I have read the documentation but it is not clear. Please give a simple example
Training data quality standards The file must contain at least 49 unique questions. The number of records must be at least 50 times the number of fields that are identified in your Solr configuration. For example, if your collection defines five fields, you must have at least 250 records in your training data. At least two different relevance labels must exist in the data and those labels must be well represented. A label is well represented if it occurs at least once for every 100 unique questions. For example, you have 300 unique questions and you use a relevance scale of 1,2,3,4. At least two distinct labels (for example, 1 and 4) must each appear three times (0.01 X 300) in the training data. Do not use zero (0) in your relevance scale
Have you tried the Cranfield example described here? https://www.ibm.com/smarterplanet/us/en/ibmwatson/developercloud/doc/retrieve-rank/get_start.shtml#create-collection It provides sample data to index and corresponding training data to train a ranker with. You can model your training data after this example.
Is the Web Tooling provided here any help: https://www.ibm.com/watson/developercloud/doc/retrieve-rank/ranker_tooling.html ? It contains a tutorial as part of the work flow which will walk through the setup for training a ranker as well as evaluating the final performance. In addition, the tooling defaults a lot of the parameters (like number of answers per query) to a reasonable set of values in the background when helping you generate the training data.
Other specific notes based on some things you mentioned:
This seems like a really small set of documents in your corpus.
My collection has 150 documents
Retrieve and Rankis designed for the long tail setting (i.e. lots of potential documents in the corpus with lots of unique queries...each query is answerable by a handful of different documents from the corpus). As a result, it is difficult to know about all types of queries which might come during runtime, so we train on a small set of labelled queries and hope for generalizations that will apply to other queries. This is not to say that your approach will not work on a 150 document collection, but it might be helpful to entertain other options. See here for a discussion around using NLC: https://developer.ibm.com/answers/questions/310671/retrieve-and-rank-at-what-point-of-training-can-we/#answer-310893%29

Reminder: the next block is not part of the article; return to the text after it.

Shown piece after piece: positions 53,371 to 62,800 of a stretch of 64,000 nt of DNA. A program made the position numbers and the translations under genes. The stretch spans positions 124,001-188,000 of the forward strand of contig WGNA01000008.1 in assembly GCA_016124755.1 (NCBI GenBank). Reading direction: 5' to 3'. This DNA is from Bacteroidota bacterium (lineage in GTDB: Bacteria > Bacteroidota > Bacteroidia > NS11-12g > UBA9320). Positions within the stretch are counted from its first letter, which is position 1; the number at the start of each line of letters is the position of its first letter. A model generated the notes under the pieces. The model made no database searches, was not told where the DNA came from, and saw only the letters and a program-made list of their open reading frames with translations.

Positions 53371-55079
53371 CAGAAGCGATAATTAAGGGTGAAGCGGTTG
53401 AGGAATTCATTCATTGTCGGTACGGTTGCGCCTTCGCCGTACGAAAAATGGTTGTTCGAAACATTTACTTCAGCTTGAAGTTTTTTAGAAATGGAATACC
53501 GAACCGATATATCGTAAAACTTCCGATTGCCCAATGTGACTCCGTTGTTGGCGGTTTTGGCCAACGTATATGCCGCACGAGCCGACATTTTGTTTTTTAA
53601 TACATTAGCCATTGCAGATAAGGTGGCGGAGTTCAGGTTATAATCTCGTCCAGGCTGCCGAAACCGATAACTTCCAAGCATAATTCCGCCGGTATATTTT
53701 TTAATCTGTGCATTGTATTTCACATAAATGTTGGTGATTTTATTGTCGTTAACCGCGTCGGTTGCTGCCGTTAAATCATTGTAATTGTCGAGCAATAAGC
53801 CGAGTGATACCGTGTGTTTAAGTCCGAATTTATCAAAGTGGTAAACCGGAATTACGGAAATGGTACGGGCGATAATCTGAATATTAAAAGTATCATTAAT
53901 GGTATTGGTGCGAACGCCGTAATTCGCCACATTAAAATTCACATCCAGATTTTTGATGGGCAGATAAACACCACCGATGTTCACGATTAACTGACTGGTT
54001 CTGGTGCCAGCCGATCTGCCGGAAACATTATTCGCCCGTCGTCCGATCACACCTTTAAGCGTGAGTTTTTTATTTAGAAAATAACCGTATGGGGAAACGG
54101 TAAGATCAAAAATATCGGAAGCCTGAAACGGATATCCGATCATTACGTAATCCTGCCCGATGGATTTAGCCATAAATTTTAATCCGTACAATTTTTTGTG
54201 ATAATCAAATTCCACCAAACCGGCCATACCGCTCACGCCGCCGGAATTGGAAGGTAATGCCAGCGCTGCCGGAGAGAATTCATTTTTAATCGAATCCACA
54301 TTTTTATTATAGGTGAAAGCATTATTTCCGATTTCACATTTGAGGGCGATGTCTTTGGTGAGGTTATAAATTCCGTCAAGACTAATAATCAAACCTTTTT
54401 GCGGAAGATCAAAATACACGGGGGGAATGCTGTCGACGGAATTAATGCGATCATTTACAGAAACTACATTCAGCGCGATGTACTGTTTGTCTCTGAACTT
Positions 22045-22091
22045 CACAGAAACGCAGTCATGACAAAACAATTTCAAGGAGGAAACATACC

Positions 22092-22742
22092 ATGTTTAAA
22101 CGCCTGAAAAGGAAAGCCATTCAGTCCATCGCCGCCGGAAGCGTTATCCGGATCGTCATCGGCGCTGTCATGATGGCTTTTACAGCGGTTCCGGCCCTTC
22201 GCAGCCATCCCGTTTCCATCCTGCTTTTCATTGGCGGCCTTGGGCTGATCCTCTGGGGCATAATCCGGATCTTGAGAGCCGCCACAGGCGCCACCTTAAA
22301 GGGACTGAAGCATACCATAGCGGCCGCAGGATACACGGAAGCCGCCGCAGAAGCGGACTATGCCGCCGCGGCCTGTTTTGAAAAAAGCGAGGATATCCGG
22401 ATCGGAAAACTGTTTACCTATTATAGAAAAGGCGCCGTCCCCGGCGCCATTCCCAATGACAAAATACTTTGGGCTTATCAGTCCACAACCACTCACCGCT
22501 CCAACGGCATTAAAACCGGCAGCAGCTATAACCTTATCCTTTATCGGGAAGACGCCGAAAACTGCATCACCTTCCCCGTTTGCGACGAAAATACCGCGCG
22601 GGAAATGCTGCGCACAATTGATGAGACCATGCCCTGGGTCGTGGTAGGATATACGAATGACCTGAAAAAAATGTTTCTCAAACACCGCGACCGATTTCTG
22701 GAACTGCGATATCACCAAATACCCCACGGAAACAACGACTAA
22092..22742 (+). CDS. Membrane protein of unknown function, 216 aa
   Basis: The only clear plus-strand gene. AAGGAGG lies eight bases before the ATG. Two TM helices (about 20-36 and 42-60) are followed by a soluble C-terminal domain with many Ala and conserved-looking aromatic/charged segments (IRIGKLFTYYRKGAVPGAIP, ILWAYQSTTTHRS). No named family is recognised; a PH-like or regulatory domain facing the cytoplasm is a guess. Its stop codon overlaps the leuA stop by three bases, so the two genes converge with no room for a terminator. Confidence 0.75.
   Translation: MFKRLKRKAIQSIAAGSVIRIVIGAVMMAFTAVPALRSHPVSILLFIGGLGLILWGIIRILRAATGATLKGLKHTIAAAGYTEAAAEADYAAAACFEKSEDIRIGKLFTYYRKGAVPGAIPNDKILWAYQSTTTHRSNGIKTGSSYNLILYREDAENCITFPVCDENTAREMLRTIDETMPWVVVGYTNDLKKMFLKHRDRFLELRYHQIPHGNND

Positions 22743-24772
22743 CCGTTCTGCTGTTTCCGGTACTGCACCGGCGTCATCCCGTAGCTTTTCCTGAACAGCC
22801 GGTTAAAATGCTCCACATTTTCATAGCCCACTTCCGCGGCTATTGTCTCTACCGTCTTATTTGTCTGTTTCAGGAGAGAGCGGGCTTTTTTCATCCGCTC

See here for a discussion on 'amount of training data' required. It assumes you're approaching this through the tooling: https://developer.ibm.com/answers/questions/314977/retrieve-rank-best-practices-for-training.html#answer-315084
How many lines my CSV should have ?
This is not strictly true. You should think of
Because retrieve and rank results completely depend on how well u train the ranker .
Retrieve and Rankas a two phased approach: 1. The first phase,
Retrieve, uses Solr to gather candidate answers from the corpus based on term overlap with the keywords in the query. Improving the performance of this first phase is dependent on setting up the indexing, analyzers etc correctly (similar to any other Solr implementation).
Rankis where the training data comes in. It is generating a [learning-to-rank] model that will hopefully generalize to the long tail of queries that come the system's way during production usage. : https://en.wikipedia.org/wiki/Learning_to_rank